“We believe that Apple’s non-Chinese production locations could meet most of the demand from the U.S. market after two years,” Kuo said.
Several recent reports have suggested Apple is working hard to identify manufacturing opportunities outside of China. India and Vietnam are obvious candidates because of their low costs and skilled labor, but Cook said last week on his company’s earnings call that Apple could produce its high-end Mac Pro desktop in the U.S.
The more production Apple can move out of China, the easier it will be for the company to sidestep tariffs. This is something Kuo believes will happen, and he even told investors on Sunday to “ignore” talk of the tariffs’ impact on Apple.
Alas, only Apple knows for sure what impact the tariffs might have on its business. And that’s probably why Tim Cook has been personally lobbying President Donald Trump to cool tensions with China.
But publicly, Cook has signaled little fear. “I know there’s been a lot of speculation around the topic of different moves and so forth,” Cook said about the tariffs on his earnings call last week. “I wouldn’t put a lot of stock into those, if I were you.”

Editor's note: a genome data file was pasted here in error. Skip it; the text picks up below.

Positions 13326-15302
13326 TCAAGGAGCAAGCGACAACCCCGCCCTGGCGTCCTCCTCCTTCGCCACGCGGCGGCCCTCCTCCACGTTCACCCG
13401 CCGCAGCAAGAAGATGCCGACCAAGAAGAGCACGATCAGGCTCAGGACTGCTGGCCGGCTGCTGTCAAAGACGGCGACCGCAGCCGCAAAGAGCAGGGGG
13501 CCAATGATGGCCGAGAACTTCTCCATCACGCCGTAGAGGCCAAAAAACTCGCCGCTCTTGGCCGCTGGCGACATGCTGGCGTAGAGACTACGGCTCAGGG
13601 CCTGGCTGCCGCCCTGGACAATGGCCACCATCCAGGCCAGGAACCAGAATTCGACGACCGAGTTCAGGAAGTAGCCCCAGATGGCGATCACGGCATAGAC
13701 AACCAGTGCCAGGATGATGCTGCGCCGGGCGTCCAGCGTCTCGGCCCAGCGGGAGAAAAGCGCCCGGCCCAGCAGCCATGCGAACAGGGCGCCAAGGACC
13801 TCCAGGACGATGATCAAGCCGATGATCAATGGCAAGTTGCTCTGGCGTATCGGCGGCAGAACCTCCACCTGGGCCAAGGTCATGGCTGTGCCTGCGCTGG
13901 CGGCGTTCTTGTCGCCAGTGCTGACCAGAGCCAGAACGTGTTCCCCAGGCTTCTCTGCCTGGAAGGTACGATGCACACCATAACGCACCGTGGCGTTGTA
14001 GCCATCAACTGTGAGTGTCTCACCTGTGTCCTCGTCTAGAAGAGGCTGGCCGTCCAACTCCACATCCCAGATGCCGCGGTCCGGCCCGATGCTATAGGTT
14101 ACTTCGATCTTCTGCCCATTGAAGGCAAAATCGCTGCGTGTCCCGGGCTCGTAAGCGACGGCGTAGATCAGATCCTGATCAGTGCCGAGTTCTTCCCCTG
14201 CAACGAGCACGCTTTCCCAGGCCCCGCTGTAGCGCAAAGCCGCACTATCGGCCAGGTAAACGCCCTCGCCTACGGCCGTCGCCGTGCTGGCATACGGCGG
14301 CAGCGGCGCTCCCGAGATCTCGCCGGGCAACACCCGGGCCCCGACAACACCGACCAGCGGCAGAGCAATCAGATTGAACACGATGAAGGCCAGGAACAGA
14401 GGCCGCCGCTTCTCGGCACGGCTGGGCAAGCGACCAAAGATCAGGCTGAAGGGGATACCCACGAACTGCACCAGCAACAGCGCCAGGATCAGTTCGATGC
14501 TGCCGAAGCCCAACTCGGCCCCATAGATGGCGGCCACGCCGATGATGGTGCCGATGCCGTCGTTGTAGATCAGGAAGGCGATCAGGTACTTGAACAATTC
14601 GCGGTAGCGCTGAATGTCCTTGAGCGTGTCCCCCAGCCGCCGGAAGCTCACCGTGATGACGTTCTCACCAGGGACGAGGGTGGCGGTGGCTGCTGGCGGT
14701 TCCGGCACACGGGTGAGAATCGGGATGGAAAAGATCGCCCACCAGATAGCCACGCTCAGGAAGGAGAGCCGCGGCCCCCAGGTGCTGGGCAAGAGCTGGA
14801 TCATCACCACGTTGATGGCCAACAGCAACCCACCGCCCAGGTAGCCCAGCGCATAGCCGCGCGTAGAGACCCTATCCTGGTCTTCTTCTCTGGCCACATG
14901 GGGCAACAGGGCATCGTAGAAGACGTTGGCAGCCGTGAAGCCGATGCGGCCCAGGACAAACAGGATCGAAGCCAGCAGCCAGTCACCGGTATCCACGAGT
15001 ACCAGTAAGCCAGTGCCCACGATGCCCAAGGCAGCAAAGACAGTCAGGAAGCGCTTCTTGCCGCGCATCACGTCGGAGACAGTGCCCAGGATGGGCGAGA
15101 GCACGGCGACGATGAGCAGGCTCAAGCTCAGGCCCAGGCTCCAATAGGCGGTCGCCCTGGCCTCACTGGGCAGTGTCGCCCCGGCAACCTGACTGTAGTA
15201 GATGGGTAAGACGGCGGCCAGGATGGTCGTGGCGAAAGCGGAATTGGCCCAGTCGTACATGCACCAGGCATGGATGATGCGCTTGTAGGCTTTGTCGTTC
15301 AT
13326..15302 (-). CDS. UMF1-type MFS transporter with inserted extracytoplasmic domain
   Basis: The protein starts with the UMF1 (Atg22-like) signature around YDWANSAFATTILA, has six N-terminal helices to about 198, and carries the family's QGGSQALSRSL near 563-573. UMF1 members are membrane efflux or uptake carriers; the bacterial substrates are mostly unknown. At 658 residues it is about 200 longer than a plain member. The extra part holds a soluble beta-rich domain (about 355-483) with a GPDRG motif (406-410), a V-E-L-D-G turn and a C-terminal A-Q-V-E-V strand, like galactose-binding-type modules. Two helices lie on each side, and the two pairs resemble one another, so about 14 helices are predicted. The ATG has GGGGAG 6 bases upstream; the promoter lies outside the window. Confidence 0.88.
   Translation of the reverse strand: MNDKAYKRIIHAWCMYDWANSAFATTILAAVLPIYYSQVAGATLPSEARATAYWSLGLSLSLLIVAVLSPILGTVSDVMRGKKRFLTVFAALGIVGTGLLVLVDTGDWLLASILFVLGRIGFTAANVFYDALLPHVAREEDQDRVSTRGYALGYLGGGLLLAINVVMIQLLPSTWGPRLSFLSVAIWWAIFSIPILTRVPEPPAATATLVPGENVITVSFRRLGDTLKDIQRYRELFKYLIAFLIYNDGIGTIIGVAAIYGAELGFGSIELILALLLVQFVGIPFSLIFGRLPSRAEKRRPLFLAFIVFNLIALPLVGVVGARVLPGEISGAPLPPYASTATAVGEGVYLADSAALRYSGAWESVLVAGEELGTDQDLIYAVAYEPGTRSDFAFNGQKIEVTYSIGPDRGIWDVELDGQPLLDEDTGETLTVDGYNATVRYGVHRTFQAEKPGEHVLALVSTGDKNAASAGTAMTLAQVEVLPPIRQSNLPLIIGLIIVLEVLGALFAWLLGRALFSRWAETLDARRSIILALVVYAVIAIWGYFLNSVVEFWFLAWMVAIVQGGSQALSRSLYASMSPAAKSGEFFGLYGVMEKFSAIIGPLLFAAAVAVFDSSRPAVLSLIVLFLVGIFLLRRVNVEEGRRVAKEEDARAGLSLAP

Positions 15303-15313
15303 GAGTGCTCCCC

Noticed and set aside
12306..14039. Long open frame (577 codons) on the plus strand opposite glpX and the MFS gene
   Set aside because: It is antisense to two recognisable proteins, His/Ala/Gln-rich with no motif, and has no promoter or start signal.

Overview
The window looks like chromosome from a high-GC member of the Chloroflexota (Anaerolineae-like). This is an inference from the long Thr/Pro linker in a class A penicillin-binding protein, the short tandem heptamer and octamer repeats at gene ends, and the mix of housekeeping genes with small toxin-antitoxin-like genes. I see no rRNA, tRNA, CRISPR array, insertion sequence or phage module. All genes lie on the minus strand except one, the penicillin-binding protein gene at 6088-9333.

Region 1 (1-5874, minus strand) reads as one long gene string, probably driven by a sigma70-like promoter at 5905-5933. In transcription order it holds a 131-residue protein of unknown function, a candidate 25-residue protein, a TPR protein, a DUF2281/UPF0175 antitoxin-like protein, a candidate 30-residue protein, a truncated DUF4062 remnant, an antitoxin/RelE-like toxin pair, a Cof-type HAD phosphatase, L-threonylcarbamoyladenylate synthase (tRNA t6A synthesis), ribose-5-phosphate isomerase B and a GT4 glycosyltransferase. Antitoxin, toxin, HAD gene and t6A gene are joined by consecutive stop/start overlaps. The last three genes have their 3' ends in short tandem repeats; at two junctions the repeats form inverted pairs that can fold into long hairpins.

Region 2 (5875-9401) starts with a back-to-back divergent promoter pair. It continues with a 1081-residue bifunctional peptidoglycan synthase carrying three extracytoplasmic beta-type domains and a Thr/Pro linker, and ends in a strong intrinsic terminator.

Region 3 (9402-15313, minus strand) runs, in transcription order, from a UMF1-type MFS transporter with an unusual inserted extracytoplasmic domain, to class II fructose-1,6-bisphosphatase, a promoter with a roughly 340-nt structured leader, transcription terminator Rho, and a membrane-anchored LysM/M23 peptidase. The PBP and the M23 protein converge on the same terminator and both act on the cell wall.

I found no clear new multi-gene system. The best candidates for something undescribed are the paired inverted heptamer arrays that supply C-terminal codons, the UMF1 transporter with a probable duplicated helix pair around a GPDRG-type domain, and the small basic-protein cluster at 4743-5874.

The problem for Cook is, investors seem to be putting stock into the speculation. And judging by Monday’s sell-off, they want some answers.
More must-read stories from Fortune:
—What people get wrong about artificial intelligence and China
—Why an EU investigation into Amazon could change the way the e-tailer works
—The trouble with regulating big tech
—Will A.I., blockchain, 5G, and VR give companies a competitive edge?
—Listen to our audio briefing, Fortune 500 Daily
Follow Fortune on Flipboard to stay up-to-date on the latest news and analysis.